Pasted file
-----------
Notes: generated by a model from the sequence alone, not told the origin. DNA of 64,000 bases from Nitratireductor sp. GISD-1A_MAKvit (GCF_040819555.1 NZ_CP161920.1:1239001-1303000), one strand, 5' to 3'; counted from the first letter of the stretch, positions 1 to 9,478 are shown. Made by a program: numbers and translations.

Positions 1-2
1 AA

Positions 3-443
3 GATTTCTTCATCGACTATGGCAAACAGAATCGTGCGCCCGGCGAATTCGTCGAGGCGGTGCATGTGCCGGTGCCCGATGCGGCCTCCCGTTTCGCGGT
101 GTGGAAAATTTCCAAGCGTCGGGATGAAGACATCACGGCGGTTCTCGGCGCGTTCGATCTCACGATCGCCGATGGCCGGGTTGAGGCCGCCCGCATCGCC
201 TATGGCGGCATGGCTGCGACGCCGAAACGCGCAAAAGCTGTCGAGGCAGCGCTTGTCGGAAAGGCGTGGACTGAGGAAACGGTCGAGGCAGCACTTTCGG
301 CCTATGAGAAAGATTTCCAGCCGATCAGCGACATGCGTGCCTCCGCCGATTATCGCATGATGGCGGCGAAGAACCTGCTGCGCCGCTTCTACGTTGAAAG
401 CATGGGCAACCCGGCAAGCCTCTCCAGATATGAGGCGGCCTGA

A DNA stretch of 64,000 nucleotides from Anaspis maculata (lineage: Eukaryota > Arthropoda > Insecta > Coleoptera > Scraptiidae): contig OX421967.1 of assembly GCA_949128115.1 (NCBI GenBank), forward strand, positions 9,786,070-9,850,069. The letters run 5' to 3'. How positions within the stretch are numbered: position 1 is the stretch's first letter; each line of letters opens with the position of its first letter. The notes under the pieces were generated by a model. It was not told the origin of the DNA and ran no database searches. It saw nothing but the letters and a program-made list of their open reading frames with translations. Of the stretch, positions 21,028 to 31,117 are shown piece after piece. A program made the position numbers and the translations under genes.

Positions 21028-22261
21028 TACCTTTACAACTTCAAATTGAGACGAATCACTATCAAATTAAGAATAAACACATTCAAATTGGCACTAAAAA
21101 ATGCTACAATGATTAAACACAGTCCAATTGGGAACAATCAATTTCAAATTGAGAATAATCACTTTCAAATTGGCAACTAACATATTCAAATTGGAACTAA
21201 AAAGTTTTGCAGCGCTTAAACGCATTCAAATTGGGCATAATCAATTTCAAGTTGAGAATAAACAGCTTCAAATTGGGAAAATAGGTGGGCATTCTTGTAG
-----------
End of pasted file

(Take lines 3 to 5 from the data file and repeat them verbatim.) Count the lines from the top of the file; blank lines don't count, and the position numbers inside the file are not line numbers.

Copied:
1 AA

Positions 3-443
3 GATTTCTTCATCGACTATGGCAAACAGAATCGTGCGCCCGGCGAATTCGTCGAGGCGGTGCATGTGCCGGTGCCCGATGCGGCCTCCCGTTTCGCGGT